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Controversy on the Clyde:
the excavation of Dumbuck crannog

Dr Alex Hale, Archaeologist, RCAHMS

Dumbuck crannog is an over-looked and undervalued Scottish archaeological site that sits quietly in the mud on the north shore of the Firth of Clyde, near Dumbarton rock, with a hidden secret. It's not only the site itself, but also its recent history that is so fascinating. What appears as an innocuous pile in the foreshore muds belies a tale of controversy and mystery. This site is Scotland's very own Piltdown Man forgery. The Piltdown Man hoax was a find of a skull from a village in Sussex, which was thought to be the 'missing link' between apes and early humans. The fragments were proven to be forgeries in 1953, comprising modern human and orangutan bones, and the perpetrators of the hoax were never discovered.

Dumbuck crannog gave up its secrets over 50 years before the hoax of Piltdown Man was discovered. The site was excavated in 1898 and a handful of artefacts recovered from the crannog were the cause for the 'Controversy on the Clyde'. During the excavations, apart from the structural remains, a number of small, carved objects were recovered that had never been seen before and were to cause the archaeologists at the time and the archaeological institutions serious cause for concern. The objects came to be known, as the 'queer things of the Clyde'. They were small pieces of stone, commonly known as 'cannel coal', which can be found on the shores of the Clyde. Along with the cannel coal were a few shells and all had been carved with both figurative and abstract designs.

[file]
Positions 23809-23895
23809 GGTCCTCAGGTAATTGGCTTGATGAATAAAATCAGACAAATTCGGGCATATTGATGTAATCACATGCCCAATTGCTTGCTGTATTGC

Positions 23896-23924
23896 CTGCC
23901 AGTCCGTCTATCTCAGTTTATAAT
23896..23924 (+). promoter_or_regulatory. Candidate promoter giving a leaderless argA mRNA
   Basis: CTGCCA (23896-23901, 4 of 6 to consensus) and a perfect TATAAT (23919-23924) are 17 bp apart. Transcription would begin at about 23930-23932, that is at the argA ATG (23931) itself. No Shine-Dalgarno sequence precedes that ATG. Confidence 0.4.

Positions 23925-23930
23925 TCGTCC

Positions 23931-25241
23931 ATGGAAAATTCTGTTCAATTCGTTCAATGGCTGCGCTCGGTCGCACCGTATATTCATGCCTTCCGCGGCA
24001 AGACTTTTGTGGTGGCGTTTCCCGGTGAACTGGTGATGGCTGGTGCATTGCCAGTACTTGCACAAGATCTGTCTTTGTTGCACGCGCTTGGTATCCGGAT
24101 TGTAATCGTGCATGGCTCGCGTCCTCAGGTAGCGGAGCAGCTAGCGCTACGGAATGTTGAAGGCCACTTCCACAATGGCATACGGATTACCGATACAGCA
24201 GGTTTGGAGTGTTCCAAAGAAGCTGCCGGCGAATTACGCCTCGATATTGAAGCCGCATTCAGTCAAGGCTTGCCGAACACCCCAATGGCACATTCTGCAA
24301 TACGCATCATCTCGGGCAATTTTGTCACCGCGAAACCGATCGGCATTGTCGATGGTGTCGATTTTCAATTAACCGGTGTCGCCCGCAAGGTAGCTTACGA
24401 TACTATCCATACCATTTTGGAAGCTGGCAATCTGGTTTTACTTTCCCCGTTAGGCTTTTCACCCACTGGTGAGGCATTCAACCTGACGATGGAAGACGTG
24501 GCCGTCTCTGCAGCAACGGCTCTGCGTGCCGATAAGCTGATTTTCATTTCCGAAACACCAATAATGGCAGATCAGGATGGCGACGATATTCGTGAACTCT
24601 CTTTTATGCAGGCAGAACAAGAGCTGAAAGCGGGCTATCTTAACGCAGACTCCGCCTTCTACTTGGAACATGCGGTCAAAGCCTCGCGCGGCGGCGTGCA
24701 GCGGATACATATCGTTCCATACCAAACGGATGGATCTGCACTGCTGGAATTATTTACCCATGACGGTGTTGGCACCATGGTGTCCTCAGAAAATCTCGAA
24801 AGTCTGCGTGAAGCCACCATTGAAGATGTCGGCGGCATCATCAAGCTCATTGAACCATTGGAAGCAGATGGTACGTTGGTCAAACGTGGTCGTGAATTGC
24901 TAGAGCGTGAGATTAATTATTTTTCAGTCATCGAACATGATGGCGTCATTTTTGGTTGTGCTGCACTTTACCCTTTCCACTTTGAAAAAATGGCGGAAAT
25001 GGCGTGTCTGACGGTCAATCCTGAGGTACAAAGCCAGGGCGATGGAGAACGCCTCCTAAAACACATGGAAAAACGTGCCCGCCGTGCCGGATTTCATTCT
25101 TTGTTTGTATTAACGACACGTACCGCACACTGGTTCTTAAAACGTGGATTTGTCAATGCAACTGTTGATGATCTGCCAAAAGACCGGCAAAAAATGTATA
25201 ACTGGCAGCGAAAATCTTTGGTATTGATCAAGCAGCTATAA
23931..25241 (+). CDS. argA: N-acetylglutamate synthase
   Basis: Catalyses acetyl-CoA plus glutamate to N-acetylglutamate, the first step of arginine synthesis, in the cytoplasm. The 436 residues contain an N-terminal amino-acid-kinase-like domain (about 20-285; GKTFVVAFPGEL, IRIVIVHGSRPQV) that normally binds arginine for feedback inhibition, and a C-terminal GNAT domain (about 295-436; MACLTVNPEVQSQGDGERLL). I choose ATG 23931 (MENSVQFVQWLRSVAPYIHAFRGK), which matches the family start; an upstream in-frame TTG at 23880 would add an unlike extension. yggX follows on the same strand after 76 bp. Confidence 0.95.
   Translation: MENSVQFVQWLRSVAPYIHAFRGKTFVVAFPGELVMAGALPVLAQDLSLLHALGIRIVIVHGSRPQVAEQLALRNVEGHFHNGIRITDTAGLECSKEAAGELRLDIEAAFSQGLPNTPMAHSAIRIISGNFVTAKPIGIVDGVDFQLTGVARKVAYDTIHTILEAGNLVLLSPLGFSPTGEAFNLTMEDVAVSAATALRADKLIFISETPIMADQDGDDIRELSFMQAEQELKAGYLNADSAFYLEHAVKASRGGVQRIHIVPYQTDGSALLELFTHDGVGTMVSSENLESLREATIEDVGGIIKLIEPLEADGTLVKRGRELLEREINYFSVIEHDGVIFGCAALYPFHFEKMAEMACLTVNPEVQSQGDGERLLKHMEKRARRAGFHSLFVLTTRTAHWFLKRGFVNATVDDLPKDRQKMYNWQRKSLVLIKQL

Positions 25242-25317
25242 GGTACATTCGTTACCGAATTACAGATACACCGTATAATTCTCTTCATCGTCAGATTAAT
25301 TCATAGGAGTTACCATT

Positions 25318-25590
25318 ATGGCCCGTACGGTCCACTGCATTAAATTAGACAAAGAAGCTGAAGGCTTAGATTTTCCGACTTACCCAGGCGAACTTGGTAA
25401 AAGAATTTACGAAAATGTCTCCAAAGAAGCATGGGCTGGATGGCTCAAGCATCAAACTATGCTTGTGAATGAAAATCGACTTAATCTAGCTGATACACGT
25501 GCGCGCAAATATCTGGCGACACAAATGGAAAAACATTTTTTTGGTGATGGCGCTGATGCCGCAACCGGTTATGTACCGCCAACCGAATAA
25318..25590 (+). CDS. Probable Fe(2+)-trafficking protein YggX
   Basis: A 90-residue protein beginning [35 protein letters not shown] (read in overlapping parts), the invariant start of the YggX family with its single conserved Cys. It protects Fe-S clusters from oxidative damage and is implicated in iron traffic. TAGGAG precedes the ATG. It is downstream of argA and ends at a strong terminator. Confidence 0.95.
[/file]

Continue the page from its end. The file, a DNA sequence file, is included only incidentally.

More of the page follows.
William Donnelly, an artist from Old Kilpatrick, excavated the site over the course of the Summer and Autumn of 1898. Donnelly was part of a team of excavators from the Helensburgh Naturalist and Antiquarian Society, who waded out into the inter-tidal muds. When the tide was down the excavators exposed parts of a 2,000 year old prehistoric timber platform, surrounded by a stone and timber breakwater. They also found that attached to the platform was a wooden-lined dock, within which they found a 12m (40ft) long log boat, which is now preserved in the Kelvingrove Museum and Art Gallery. The investigations and especially the 'queer things' generated a great deal of public interest and led to visits by locals and delegations from learned societies of the time.